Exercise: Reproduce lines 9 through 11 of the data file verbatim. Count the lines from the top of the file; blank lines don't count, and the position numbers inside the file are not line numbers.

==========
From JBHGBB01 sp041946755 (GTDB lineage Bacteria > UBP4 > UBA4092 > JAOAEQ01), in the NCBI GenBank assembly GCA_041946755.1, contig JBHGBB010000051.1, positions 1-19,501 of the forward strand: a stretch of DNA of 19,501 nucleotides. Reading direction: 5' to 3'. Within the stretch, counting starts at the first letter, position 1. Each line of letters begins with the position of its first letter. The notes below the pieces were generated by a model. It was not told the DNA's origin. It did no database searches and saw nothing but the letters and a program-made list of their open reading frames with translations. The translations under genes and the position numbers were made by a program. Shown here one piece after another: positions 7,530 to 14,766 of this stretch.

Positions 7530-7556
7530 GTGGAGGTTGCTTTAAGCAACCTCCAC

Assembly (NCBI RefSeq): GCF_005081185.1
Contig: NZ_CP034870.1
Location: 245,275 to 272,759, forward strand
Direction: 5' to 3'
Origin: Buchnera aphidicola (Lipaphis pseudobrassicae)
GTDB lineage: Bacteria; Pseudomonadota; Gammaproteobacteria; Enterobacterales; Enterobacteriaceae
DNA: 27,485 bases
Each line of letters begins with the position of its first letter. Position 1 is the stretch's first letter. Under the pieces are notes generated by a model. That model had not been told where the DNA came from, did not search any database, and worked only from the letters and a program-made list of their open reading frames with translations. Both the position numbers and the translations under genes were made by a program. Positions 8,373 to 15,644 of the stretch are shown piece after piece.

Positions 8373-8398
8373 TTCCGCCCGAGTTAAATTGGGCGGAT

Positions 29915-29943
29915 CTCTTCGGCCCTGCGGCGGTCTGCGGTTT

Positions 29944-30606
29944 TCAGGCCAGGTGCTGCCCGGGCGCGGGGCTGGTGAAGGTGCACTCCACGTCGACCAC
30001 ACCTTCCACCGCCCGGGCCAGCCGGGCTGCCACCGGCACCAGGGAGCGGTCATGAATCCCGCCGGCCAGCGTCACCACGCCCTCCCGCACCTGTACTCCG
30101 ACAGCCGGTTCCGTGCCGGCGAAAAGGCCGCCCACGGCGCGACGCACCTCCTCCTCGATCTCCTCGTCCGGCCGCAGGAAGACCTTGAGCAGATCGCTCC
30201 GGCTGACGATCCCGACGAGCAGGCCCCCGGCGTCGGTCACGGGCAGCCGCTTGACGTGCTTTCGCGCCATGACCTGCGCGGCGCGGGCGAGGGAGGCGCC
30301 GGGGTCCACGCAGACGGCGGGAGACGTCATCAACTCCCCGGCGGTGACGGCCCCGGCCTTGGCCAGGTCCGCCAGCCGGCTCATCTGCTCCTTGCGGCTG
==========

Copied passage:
GTDB lineage: Bacteria; Pseudomonadota; Gammaproteobacteria; Enterobacterales; Enterobacteriaceae
DNA: 27,485 bases
Each line of letters begins with the position of its first letter. Position 1 is the stretch's first letter. Under the pieces are notes generated by a model. That model had not been told where the DNA came from, did not search any database, and worked only from the letters and a program-made list of their open reading frames with translations. Both the position numbers and the translations under genes were made by a program. Positions 8,373 to 15,644 of the stretch are shown piece after piece.